Many indicators gauge market and investor sentiment; but few are as robust as they possibly could be. Most of the indicators look at the balance of trades on order books, and some look at put-call ratios in the options market; but, most of them gauge a ratio or number without any context as to the actual intention of the trader. The indicator tested for this research has sought to more accurately explain the ratio of buys and sells in the options market of the underlying index. This indicator has proven to show tendencies for price activity of the Euro to go above or below key price levels, depending on up or down consensus measured in the options market.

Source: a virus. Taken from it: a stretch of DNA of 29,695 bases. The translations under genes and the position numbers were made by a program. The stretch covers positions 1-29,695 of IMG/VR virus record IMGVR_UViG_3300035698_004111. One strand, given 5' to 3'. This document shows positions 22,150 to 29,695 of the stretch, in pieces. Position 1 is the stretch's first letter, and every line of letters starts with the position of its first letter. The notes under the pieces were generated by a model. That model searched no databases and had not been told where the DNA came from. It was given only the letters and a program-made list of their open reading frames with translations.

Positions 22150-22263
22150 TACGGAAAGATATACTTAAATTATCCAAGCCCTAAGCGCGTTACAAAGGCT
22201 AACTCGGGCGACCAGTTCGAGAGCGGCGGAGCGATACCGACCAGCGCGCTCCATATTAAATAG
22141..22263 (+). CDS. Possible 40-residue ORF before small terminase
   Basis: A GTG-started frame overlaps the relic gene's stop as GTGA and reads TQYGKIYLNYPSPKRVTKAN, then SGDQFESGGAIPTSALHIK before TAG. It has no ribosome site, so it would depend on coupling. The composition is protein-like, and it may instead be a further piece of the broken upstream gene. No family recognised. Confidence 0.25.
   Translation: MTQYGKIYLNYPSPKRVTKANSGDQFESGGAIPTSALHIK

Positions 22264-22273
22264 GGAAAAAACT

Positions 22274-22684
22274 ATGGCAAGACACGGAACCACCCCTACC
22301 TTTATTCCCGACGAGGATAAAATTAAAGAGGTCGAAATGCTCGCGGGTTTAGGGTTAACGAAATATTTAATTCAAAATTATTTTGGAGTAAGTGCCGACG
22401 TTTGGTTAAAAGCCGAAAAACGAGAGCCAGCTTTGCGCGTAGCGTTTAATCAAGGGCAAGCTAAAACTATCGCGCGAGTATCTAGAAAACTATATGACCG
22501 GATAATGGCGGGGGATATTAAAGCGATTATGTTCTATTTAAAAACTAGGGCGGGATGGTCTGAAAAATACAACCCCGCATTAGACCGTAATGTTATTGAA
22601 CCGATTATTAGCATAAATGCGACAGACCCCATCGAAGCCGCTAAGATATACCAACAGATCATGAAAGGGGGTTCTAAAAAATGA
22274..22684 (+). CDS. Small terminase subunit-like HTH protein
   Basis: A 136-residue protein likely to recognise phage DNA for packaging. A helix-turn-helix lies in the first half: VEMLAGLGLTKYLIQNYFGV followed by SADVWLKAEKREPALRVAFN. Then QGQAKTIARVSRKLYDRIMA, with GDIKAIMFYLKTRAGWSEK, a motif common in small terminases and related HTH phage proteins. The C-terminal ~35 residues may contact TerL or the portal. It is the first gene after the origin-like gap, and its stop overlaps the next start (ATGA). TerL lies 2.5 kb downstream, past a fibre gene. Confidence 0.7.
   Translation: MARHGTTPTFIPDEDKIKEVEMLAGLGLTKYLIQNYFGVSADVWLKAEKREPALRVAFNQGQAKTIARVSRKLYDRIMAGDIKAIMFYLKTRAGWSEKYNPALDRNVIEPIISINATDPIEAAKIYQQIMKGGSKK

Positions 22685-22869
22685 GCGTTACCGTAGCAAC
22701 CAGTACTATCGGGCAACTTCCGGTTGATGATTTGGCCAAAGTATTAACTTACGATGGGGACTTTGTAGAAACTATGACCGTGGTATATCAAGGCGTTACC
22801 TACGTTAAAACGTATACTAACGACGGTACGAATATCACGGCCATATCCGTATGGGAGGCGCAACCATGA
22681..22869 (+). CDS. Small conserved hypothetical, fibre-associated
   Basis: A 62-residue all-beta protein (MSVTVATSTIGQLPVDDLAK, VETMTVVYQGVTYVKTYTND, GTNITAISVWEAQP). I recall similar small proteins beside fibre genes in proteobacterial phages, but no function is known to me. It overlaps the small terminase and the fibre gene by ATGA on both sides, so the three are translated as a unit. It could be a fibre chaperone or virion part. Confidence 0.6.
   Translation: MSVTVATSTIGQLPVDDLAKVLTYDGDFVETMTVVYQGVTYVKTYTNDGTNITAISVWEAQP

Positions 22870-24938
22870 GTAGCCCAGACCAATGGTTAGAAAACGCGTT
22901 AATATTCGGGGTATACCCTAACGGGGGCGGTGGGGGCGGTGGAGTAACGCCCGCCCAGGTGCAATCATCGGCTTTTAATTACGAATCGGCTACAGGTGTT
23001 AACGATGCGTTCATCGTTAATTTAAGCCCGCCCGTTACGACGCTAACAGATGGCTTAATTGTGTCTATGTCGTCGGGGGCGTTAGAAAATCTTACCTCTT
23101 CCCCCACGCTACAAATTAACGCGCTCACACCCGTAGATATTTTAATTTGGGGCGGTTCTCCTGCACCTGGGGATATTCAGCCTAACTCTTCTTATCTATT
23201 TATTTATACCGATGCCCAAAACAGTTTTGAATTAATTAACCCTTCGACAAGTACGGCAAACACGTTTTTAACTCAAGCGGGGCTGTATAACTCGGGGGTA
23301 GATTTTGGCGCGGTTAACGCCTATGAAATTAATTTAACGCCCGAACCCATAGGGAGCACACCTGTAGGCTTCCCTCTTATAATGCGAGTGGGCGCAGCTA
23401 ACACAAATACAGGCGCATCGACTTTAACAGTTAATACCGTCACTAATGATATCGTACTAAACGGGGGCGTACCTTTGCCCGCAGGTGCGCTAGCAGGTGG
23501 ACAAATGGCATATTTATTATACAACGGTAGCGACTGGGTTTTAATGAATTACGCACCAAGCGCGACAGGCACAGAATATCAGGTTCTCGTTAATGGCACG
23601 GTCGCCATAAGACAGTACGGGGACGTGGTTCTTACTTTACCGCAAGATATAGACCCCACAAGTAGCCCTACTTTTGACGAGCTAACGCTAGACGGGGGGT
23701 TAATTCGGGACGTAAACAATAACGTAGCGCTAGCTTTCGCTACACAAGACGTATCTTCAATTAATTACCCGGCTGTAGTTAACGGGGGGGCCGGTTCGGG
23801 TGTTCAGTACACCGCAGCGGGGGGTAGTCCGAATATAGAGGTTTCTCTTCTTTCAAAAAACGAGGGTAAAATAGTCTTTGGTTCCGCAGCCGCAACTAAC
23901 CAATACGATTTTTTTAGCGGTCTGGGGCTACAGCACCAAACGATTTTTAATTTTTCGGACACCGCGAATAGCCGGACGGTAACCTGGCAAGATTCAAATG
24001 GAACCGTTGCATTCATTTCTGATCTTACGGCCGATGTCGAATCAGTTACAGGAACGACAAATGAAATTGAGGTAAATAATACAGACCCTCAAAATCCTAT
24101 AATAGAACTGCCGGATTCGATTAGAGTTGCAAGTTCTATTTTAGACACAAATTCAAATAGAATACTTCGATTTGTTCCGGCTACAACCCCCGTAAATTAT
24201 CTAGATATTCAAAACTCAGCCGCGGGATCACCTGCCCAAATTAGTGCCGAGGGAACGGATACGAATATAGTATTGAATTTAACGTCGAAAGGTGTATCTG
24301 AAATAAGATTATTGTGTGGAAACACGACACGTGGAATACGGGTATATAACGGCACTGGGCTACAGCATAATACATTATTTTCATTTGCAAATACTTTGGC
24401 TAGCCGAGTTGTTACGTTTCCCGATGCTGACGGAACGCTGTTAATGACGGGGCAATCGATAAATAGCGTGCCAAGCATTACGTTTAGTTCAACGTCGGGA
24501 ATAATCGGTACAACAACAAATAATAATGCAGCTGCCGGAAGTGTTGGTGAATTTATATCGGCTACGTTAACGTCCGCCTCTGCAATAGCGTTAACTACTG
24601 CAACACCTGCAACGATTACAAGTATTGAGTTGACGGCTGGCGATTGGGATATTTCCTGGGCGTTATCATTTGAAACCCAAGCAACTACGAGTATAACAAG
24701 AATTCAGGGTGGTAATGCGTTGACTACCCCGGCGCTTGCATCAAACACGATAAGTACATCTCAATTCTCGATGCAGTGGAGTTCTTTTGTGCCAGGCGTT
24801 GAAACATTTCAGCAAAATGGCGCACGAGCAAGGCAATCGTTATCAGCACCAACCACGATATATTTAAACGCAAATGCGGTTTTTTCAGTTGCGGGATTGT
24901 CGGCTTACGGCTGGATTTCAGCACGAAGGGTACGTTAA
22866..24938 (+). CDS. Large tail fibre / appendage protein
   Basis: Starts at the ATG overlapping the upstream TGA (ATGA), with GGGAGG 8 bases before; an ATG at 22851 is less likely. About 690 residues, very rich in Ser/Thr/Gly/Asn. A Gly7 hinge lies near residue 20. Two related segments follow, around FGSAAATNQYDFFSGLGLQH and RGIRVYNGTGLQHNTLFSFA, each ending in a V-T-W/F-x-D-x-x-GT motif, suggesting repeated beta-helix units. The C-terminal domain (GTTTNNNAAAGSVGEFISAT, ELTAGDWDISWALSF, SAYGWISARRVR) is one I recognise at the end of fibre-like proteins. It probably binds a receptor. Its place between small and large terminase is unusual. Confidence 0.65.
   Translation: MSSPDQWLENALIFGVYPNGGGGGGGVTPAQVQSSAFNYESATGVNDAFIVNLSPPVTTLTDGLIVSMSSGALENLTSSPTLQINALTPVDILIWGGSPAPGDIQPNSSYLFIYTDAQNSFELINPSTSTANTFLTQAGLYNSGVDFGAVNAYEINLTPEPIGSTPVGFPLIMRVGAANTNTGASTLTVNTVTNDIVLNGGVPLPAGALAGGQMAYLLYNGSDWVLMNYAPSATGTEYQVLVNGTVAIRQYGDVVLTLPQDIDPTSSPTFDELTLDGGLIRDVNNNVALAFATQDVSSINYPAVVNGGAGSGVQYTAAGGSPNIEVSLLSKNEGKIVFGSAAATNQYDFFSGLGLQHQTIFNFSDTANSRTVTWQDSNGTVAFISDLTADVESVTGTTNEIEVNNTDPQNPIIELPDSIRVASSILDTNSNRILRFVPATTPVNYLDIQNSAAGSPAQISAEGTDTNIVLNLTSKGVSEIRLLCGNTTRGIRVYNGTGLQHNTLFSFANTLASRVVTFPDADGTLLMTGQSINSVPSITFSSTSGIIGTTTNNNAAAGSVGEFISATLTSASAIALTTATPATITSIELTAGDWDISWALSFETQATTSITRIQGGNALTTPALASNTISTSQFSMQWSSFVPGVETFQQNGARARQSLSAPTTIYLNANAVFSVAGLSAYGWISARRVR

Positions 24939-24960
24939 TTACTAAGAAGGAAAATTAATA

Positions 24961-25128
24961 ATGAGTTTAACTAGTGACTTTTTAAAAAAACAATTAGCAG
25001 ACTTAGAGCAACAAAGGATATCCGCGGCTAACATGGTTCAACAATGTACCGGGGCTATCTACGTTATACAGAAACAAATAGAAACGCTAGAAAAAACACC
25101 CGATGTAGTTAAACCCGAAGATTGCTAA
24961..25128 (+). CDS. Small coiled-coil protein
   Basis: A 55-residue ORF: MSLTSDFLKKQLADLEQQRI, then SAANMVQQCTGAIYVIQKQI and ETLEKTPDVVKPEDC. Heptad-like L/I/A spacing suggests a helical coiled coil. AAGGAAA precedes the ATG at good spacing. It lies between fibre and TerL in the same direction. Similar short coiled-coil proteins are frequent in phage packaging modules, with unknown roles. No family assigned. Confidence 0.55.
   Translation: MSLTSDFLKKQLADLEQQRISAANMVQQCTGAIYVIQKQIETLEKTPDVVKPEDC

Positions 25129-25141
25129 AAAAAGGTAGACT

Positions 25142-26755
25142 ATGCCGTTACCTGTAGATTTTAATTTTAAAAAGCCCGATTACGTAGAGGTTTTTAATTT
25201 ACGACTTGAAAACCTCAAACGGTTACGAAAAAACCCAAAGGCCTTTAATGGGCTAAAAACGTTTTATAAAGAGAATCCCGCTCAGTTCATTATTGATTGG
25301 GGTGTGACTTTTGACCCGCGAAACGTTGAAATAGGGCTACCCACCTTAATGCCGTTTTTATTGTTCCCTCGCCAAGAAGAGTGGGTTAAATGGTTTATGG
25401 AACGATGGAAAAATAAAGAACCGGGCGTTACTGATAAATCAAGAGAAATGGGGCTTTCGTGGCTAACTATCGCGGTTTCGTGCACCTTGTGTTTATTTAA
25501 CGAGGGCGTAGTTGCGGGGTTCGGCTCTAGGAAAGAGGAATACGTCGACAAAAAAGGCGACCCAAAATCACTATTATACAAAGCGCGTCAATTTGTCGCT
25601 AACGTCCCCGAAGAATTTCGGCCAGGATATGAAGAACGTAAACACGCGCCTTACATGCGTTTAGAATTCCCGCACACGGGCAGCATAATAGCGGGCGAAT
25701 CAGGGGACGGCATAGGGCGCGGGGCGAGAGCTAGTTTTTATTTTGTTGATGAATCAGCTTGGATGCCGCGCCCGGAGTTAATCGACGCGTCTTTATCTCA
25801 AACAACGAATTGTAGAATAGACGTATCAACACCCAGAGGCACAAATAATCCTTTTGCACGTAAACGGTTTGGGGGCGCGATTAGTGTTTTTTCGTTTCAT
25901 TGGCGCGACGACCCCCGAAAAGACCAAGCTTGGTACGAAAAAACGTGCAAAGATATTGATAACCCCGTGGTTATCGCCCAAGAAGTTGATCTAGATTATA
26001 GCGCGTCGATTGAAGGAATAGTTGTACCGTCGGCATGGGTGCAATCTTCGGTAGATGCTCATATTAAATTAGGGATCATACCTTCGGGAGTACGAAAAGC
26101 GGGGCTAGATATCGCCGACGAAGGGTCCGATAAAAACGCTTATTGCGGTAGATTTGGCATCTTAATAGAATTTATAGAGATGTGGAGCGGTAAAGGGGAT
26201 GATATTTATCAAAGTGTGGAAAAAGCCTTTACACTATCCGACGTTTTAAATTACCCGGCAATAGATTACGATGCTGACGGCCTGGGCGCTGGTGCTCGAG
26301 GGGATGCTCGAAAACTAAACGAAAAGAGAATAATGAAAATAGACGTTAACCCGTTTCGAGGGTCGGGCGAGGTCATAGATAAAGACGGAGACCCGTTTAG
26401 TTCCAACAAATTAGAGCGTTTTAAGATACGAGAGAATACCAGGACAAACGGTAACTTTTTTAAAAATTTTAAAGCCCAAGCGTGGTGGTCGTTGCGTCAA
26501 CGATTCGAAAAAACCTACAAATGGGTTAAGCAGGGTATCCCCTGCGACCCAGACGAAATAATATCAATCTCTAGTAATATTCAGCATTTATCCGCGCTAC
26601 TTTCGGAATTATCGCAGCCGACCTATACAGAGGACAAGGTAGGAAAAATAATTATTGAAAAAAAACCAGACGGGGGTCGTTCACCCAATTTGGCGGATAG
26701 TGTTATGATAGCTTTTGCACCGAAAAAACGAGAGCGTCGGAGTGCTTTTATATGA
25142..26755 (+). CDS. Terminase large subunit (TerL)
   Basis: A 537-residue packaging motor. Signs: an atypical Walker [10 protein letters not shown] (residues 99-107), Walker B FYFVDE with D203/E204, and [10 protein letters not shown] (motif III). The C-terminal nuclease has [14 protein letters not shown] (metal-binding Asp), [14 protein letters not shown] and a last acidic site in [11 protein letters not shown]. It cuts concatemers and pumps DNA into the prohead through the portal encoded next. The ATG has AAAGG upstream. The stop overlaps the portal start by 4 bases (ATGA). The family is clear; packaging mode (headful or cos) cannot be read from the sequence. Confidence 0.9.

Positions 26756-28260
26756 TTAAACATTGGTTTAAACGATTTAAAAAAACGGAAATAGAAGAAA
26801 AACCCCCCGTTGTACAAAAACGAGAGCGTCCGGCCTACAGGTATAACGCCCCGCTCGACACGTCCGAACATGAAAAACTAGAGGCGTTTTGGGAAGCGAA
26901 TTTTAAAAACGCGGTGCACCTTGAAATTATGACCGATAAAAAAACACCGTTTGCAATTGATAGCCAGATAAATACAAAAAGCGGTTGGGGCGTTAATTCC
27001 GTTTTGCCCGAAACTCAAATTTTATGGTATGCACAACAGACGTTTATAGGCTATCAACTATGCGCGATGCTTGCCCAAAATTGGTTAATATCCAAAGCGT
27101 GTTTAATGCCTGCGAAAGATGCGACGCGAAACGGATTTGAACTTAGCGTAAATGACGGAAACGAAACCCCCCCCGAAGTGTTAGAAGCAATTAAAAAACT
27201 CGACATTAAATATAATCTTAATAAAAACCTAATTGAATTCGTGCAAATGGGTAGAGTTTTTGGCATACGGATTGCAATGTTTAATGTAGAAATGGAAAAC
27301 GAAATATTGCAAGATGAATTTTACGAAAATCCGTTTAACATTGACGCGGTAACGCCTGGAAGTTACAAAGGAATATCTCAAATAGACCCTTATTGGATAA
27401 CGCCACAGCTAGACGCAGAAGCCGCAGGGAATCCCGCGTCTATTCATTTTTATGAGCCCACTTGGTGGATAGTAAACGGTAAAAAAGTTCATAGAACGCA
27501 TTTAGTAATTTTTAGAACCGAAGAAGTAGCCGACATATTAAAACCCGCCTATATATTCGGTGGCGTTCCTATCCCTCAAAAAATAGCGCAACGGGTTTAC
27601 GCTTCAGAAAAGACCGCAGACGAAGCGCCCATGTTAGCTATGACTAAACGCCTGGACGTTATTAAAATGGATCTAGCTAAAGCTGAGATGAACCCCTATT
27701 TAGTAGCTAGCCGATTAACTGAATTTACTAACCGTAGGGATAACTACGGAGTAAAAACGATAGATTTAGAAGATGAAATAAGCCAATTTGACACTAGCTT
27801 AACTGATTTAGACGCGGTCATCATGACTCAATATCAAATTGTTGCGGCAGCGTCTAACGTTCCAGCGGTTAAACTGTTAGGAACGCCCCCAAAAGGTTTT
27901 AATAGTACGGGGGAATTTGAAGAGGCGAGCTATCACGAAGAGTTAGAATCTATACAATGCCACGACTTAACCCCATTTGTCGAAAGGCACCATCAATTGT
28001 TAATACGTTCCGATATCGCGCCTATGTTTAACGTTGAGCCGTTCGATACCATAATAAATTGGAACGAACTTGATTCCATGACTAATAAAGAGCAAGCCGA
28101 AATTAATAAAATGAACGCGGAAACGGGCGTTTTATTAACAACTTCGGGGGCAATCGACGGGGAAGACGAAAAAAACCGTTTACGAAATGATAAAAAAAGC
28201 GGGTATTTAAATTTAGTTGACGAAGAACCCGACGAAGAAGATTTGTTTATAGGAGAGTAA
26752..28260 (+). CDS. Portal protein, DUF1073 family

One major indicator, the traditional put-call ratio, simply sums up and calculates all of the puts and all of the calls as a ratio. This has been criticized for being too crude of a method for gauging market sentiment, since the summation of the open interest is assumed to be long only. Assuming all the options are bought to open—a lot of them could be sold to open—results in a different sentiment entirely. A put-call ratio of 0.75 means the options market is bullish on the underlying stock, but this isn’t necessarily true. If, fo…
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